VBD will give you a view of value based on combining the pool of players, how you think they will perform (projections), and your league's starting lineup requirements. That's a very good view of the data to have, very useful.

There are other things that also affect your final value and impact maximizing your team that it doesn't incorporate. Things like value created by how your league tends to draft, or the injury likelihood of players at one position versus another.

So for your question of positional scarcity, some of it is covered by a basic look with VBD, and some of it isn't. If we're talking about TE and how there are generally 2-4 elite ones and then a lot of drop off, it covers that for the most part because the baseline player is part of the drop off and he is the player all other TE are "tested" against in coming up with the VBD value.

But if we're talking about a position like RB where scarcity is as much the lack of backups, if that is taking place past your baseline player, then a "last starter" baseline isn't going to pick it up.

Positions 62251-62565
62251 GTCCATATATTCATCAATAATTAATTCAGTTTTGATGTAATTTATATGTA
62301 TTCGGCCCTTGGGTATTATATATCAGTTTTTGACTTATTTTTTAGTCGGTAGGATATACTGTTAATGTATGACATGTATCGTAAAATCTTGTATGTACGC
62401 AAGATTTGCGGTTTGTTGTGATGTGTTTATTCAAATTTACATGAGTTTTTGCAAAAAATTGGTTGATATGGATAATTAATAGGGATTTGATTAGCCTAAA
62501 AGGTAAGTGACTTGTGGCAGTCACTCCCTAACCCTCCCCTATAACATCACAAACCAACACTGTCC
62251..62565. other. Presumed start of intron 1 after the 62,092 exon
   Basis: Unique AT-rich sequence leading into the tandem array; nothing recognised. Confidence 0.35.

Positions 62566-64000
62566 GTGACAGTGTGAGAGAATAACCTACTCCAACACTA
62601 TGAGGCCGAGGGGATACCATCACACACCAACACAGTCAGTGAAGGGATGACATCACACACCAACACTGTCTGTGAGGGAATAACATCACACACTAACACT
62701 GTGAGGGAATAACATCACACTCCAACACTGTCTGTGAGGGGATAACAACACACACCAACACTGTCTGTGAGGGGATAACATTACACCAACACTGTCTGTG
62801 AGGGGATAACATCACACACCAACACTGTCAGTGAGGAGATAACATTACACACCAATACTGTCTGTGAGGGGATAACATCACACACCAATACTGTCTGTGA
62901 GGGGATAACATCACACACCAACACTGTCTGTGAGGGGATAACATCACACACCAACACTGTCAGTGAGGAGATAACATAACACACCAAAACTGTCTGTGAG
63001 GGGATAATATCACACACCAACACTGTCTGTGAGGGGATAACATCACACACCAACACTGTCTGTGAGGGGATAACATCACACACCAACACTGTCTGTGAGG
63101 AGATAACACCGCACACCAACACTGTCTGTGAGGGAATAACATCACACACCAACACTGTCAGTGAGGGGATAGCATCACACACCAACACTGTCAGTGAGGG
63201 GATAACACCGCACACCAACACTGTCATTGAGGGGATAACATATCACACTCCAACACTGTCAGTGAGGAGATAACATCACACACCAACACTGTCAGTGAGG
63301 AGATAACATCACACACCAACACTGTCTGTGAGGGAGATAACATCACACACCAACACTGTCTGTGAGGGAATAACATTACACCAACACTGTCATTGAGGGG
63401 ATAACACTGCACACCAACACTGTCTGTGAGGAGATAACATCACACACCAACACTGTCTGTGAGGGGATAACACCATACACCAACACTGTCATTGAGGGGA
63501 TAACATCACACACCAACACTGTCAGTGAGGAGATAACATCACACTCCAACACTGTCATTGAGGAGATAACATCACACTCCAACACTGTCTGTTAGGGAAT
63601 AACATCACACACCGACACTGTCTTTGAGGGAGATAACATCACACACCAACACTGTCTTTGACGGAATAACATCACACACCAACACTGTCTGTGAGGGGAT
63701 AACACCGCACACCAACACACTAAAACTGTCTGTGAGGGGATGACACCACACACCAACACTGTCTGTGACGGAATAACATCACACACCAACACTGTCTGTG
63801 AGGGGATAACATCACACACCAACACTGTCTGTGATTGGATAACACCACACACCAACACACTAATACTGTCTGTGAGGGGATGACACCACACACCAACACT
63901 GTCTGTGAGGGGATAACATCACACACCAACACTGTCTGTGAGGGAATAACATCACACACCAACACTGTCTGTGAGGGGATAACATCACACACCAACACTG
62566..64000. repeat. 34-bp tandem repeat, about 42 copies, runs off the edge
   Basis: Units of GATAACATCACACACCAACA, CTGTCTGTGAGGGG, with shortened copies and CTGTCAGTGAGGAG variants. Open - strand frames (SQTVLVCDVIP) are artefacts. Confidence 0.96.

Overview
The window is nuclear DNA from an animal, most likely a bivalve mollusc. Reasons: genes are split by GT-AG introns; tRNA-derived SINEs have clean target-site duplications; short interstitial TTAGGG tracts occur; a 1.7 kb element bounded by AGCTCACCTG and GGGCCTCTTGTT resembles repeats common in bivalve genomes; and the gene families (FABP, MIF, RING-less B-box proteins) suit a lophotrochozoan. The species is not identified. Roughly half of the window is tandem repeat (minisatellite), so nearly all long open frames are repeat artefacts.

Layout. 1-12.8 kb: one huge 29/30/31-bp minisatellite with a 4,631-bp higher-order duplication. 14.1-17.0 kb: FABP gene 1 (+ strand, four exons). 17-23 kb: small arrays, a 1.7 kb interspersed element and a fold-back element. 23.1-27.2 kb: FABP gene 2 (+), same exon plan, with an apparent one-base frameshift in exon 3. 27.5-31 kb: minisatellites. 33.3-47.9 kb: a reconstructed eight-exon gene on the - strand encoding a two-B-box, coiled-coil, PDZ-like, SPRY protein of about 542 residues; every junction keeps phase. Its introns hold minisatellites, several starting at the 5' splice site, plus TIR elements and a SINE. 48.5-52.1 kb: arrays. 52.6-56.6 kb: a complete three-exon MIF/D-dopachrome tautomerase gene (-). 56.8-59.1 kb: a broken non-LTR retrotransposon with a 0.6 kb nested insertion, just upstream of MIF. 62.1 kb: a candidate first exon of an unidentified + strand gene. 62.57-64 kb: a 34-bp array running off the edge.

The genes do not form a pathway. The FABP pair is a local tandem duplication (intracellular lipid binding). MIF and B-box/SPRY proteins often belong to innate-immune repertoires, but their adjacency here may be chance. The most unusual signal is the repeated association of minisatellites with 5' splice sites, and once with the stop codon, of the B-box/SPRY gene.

So there's a few ways you can use it. One is you can adjust your baselines to kind of be a fudge factor to make VBD's outcome be closer to if it did include that factor. That's what Joe's Baseline does. It was made in the golden age of fantasy football when leagues were 1 QB, 2 RB, 2 or 3 WR, 1 TE... and everyone went hard after RBs. So he increased the RB baseline to a deeper player to reflect their greater value that a strictly "last starter" baseline wouldn't show.

That's not a bad thing to do for creating a cheatsheet for someone to draft from. It's going to get someone a lot further who otherwise doesn't know what they are doing. There are other methods we have, including ones supported in Draft Dominator, that can probably do a better job though than just trying to build it into the baseline.